Of course cities are affected by broader environmental considerations like climate change. But, cities are far more than passive recipients of changes wrought elsewhere—they are the locus of nearly all major economic, social, demographic and environmental transformations. Cities are complex and multilayered environments that exist on the border between the built and the natural, with the “urban footprint” stretching far beyond a city’s political boundaries.
As such, this perceived dichotomy between the “city” and “the environment” in the law is increasingly problematic: it is often focused in a fashion that does nothing to combat (and sometimes makes worse) the poverty that can exist right alongside the resource being protected. And an overly-myopic focus on protecting “the real environment” can play into the hands of those interested in reducing environmental protections—allowing them to portray environmental advocates as environmentally unjust, or at least agnostic with respect to justice. There is at least a kernel of truth to this allegation—around the world, the preservation priorities of many large, Western environmental organizations have clashed with the development priorities of local (and often impoverished) communities who perceive hunting and resource extraction on those same lands as their most viable development option. Within the United States, too many urban communities have felt excluded from environmental priorities that focused more on preserving wild lands than on greening the cities. This justice blind spot has limited the reach and appeal of the environmental movement. Worse, it has allowed those opposed to environmental protection to portray environmental law, and environmentalism more generally, as an elitist endeavor. To the extent that urban populations perceive improving the material conditions of their lives to be in conflict with protecting the environment, environmental protection becomes yet another racial and class-based structural bias.
There is nothing inevitable about these clashes—environmental protection need not disadvantage the urban (or rural) poor. The environmental justice movement offers a way out of this dilemma. By surfacing when and how environmental laws fail to generate improvements that reach everyone, even despite national statistics showing overall environmental progress, environmental justice highlights the unequal distribution of both environmental bads and environmental goods in a society. Thus, an examination of environmental laws through an environmental justice lens focuses attention on which communities become overburdened with polluting industry and why, while also demonstrating that those same communities are often underserved by green infrastructure, including adequate sewers, clean accessible rivers, parks and greenspaces.
Both prongs of environmental justice are vitally important. Urban pollution loads have dramatic health impacts, with children in New York and Washington DC and other urban settings having disproportionately high childhood asthma rates, and blood lead levels. Among the many negative consequences flowing from these adverse health effects is one that too often gets overlooked—health effects of urban pollution loads make playing outside less possible for urban children. Theorists have recently begun to acknowledge the problems flowing from the growing dissociation between children and their environment. The idea of a “nature deficit disorder” has taken root, with Richard Louv’s groundbreaking book “The Last Child in the Woods” sparking an international conversation about the alienation children increasingly experience from nature. Urban ills of crime and pollution only make this nature deficit problem worse.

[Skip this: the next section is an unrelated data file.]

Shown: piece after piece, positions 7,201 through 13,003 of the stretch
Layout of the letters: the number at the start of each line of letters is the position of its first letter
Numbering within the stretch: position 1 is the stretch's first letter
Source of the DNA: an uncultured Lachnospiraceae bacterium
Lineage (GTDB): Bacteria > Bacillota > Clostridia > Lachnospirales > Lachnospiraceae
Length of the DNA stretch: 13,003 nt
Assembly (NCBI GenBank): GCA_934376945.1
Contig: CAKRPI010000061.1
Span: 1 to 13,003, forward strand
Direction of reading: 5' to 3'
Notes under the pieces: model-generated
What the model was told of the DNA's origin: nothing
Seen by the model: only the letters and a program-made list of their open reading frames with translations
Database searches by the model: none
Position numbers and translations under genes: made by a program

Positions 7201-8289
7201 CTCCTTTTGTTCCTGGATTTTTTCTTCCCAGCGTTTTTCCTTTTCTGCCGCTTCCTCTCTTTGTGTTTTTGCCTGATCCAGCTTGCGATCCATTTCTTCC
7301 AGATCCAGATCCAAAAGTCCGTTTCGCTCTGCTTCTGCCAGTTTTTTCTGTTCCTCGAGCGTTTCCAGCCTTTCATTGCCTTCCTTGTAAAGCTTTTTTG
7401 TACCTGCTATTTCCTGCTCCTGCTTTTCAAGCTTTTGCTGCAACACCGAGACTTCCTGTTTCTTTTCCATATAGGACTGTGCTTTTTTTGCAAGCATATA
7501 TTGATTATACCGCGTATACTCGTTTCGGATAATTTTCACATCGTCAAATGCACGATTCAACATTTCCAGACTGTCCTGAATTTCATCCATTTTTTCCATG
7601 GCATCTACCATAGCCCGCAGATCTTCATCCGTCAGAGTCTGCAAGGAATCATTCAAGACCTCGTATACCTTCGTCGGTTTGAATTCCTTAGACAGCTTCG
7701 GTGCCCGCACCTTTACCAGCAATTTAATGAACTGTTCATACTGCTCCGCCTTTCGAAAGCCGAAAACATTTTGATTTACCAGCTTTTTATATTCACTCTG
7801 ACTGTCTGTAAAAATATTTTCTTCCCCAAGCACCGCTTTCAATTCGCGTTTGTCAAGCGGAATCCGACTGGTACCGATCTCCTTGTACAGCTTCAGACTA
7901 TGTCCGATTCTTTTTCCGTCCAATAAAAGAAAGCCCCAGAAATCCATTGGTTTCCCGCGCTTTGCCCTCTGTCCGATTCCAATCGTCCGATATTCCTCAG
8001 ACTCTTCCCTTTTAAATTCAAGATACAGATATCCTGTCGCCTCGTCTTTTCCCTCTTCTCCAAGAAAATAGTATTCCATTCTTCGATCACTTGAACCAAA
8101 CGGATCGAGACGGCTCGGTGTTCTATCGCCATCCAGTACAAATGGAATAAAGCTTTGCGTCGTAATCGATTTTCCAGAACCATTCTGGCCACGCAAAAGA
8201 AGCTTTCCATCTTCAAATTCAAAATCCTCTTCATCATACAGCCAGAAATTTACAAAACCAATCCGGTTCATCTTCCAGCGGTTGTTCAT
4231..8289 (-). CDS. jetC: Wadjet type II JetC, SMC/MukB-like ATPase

Far too many urban children have never walked barefoot on the grass (too much broken glass and dog feces), and have only limited access to outdoor play spaces (typically playing outside means close supervision on a concrete playground). For young people whose exposure to fauna is limited to pigeons, robins, squirrels and rats, the very idea of habitat or biodiversity protection can seem hopelessly abstract. Yet this vision of New York
City as an impoverished ecosystem-less wasteland is a fiction—as regular readers of this site know, urban environments are host to a rich array of biodiversity. Indeed, even within NYC’s self-lore, counterexamples abound—witness Andrew Rudd’s recent post about the new species of leopard frog discovered in Staten Island, or the media furor over Pale Male, a red-tailed hawk that has nested for years on a fancy 5th Avenue coop just off Central Park.
Yet these kinds of stories are not uncommon. Hawks nest in Astoria Park, Prospect Park, at New York University in lower Manhattan, and Queens College. Indeed, hawks, egrets, cormorants, various species of gulls, possums, raccoons and snails are just the most visible edge of a rich biota that even includes large predators like coyotes.
Rather than embrace the richness of New York City as a thriving, albeit modified ecosystem, well-meaning attempts to combat the problem too often focus on teaching children more about the “real” environment that exists away from cities. The message children get is that “the environment is not yours. It is elsewhere, belonging to others.”